My beloved brothers and sisters in Christ Our Only True Lord, God, and Savior Jesus Christ,
CHRIST IS IN OUR MIDST! HE WAS, IS, AND EVER SHALL BE.
ON THE 14TH OF SEPTEMBER, OUR HOLY ORTHODOX CHURCH COMMEMORATES
THE EXALTATION OF THE HONORABLE AND LIFE GIVING CROSS.
Apolytikion (Dismissal) Hymn. First Tone
SAVE, O Lord, Thy people and bless Thine inheritance; grant Thou
unto the faithful victory over adversaries. And by the power of Thy
Cross do Thou preserve Thy commonwealth.
Kontakion Hymn. Fourth Tone
THOU Who wast raised up on the Cross of Thine own will, O
Christ our God, do Thou bestow Thy compassions upon this, Thy
new commonwealth named after Thee. Gladden with Thy sovereign
might our most Orthodox hierarchs, and vouchsafe them victory
over every false teaching; and as Thy help in war they possess the
weapon of peace, the trophy invincible.
Saint Helen, the mother of Saint Constantine the Great, when she was already advanced in years, undertook, in her great piety, the hardships of a journey to Jerusalem in search of the Cross, about the year 325. A temple of Aphrodite had been raised up by the Emperor Hadrian upon Golgotha, to defile and cover with oblivion the place where the saving Passion had been suffered. The Venerable Helen had the statue of Aphrodite destroyed, and the earth removed, revealing the Tomb of our Lord, and THE THREE CROSSES. Of these, it was believed that one must be that of the Lord, the other two of the thieves crucified with Him; but Saint Helen was at a loss which one might be the Wood of our salvation. At the inspiration of Saint Macarius, Archbishop of Jerusalem, a lady of Jerusalem, who was already at the point of death from a certain disease, was brought to touch the crosses, and as soon as she came near to the Cross of our Lord, she was made perfectly whole. Consequently, the Precious Cross was lifted on high by Archbishop Macarius of Jerusalem; as he stood on the ambo, and when the people beheld it, they cried out, “Kyrie Eleison” (”Lord, have mercy”). It should be noted that after its discovery, a portion of the Most Honorable and Life-Giving Cross was taken to Constantinople as a blessing. The rest was left in Jerusalem in the magnificent Church built by Saint Helen, until the year 614. At that time, the Persians plundered Palestine and took the Cross to their own country. Later, in the year 628, Emperor Heraclius set out on a military campaign, retrieved the Holy Cross, and after bringing it to Constantinople, himself escorted it back to Jerusalem, where he restored it to its place.
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MORE ON FINDING THE HONORABLE AND LIFE-GIVING CROSS
Now it was no easy matter to discover either this holy relic or even the Lord’s sepulcher. “The pagans,” records the 5th century Historian Sozomen, “who in former times persecuted the Christian Church, took every measure to exterminate it. The pagans concealed that spot under much heaped-up earth, and elevated what before was quite depressed, as it looks now; and, the more effectually to conceal them, had enclosed the entire place of the Resurrection and Mount Calvary within a wall, and had moreover ornamented the whole locality and paved it with stone who went to worship Christ would appear to bow the knee to the goddess Aphrodite.” The biographer and Historian Sulpitius Severus (360-420) in his Sacred History says that “the consecration of the Cross, owing to the opposition of the Jews, HAD BEEN COVERED OVER BY THE RUBBISH OF THE RUINED CITY.” Blessed Jerome (347-420) adds, “From the time of Hadrian to the reign of Constantine–a period of about one hundred and eighty years–the spot which had witnessed the Resurrection was occupied by a figure of Jupiter; while on the rock where the Cross had stood, a marble statue of Venus (Aphrodite) was set up by the heathen and became an object of worship. The original persecutors, indeed, supposed that by polluting our holy places they would deprive us of our faith in the Passion and in the Resurrection. Even my own Bethlehem, as it now is, that most sprung out of the earth, was overshadowed by a grove of Tammuz, that is, of Adonis; and in the very cave where the Infant Christ had uttered His earliest cry, lamentation was made for the paramour of Venus, Adonis.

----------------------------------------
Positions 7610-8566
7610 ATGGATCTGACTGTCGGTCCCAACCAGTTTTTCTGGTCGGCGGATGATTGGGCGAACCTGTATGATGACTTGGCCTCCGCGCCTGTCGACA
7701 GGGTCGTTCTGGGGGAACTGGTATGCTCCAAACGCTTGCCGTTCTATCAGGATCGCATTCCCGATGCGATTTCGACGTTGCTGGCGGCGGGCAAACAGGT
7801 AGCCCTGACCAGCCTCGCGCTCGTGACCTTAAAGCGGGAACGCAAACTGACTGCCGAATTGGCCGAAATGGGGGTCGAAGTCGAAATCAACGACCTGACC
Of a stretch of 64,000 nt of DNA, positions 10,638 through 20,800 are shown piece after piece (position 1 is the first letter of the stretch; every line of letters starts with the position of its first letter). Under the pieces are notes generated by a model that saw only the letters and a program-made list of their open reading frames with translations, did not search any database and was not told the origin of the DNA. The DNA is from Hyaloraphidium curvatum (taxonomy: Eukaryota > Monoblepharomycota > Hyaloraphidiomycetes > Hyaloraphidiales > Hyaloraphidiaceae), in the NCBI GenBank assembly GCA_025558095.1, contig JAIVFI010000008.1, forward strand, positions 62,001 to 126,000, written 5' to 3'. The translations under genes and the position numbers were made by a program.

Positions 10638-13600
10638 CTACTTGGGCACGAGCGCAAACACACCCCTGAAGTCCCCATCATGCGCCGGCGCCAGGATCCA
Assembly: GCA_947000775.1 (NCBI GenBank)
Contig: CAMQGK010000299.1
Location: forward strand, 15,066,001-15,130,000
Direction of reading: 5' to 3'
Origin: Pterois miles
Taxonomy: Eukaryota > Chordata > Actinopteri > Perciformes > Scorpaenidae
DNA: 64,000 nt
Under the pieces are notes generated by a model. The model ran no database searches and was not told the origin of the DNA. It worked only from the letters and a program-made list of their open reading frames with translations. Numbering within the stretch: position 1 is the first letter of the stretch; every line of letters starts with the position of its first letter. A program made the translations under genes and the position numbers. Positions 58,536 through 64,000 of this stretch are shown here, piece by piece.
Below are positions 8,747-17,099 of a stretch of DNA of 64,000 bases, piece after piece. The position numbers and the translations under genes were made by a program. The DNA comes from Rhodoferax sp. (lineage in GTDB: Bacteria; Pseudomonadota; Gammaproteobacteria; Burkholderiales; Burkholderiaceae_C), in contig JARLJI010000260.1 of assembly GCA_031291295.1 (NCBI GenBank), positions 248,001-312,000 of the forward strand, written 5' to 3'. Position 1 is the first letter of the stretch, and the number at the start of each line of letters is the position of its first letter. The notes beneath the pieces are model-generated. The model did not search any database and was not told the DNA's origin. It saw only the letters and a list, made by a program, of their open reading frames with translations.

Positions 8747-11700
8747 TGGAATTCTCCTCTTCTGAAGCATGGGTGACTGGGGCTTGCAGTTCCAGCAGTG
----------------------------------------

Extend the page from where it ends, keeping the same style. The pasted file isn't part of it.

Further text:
The pagan Roman emperor Hadrian (76-138) thought that he would destroy the Christian Faith by insult to the place of Crucifixion, and so he dedicated on the site of the Passion a satrue of Jupiter. Bethlehem was also polluted with a shrine to Adonis. The intention was that what is in a sense the root and foundation of the Church might be destroyed if idols were worshipped in the places where Christ was born and suffered…Now the wickedness of an earlier age continued to the time of Constantine the Great, shortly before our day. He deserved to be prince of the princes of Christ as much through the faith of his mother Helen as through his own. The outcome proved that she was inspired by God’s plan when she set eyes on Jerusalem. As co-regent with the title Augusta, she asked her son to give her a free hand in clearing all the sites there on which our Lord’s feet had trodden,and which were stamped with remembrances of God’s work for us. She sought to cleanse them of all infection of profane wickedness by pulling down pagan temples and statues, and to restore them to their rightful allegiance so that the Church might at last be famed in the land of its beginnings.